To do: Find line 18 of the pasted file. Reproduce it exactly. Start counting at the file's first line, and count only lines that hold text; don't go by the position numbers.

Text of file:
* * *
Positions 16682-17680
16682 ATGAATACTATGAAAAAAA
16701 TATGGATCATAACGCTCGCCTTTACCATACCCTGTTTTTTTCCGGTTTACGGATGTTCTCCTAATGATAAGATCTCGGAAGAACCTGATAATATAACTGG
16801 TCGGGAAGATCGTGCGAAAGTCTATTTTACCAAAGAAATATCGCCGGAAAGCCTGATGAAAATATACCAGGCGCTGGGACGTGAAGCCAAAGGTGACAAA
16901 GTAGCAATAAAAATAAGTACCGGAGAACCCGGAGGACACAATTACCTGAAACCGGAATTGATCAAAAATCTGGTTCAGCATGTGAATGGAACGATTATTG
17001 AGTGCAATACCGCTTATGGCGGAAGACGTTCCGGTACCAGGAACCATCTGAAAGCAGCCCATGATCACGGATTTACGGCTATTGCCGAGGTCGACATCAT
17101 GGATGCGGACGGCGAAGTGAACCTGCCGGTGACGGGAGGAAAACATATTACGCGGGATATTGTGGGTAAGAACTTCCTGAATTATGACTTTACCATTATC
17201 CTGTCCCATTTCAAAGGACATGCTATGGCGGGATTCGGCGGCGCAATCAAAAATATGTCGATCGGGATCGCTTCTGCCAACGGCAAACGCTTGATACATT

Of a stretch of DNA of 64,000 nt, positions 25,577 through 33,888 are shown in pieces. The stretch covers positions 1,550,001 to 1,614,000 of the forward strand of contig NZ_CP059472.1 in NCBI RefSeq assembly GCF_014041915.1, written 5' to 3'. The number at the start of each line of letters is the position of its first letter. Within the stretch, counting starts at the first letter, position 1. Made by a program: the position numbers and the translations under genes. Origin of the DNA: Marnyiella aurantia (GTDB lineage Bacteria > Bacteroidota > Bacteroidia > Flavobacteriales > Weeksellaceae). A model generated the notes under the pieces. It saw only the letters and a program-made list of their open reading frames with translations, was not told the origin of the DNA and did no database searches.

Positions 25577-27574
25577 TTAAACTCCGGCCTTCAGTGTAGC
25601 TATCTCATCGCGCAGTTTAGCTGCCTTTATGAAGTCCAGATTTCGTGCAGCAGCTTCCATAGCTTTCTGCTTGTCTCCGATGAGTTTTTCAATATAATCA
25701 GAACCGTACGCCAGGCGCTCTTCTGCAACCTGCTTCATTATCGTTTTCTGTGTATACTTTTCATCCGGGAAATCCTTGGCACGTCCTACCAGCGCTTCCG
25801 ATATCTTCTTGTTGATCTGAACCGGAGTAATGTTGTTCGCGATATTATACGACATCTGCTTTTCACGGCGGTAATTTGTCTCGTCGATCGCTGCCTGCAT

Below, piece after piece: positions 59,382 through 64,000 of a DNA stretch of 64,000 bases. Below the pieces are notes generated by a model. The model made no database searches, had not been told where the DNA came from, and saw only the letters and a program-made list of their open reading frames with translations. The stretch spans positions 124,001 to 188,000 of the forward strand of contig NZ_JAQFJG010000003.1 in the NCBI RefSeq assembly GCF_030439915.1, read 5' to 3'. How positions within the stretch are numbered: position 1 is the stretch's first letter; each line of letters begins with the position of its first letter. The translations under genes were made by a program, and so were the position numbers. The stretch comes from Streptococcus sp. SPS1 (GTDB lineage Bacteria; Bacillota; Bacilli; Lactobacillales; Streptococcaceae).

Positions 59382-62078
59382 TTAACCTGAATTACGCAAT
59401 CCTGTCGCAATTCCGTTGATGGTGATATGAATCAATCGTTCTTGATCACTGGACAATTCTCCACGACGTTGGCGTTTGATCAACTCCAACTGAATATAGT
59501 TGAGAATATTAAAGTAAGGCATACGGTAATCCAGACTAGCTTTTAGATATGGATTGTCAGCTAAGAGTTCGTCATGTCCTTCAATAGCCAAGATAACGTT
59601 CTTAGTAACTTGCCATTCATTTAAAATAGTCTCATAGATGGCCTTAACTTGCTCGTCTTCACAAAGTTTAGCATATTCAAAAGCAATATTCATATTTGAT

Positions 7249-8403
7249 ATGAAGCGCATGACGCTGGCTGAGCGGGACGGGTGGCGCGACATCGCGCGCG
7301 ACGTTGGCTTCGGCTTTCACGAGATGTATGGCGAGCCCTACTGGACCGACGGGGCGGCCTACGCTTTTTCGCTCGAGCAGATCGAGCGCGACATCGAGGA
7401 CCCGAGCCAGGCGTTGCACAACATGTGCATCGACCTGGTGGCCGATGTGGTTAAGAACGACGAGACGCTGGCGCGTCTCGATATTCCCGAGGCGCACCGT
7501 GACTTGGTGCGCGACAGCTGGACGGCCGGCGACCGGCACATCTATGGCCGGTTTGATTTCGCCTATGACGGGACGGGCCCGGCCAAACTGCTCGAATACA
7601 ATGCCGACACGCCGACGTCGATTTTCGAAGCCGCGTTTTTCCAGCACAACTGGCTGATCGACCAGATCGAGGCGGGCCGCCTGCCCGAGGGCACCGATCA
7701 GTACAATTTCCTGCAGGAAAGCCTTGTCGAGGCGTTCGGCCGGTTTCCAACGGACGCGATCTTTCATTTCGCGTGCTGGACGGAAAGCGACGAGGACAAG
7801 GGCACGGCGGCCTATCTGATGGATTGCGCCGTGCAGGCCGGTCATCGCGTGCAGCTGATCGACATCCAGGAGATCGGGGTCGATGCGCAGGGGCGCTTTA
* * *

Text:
59401 CCTGTCGCAATTCCGTTGATGGTGATATGAATCAATCGTTCTTGATCACTGGACAATTCTCCACGACGTTGGCGTTTGATCAACTCCAACTGAATATAGT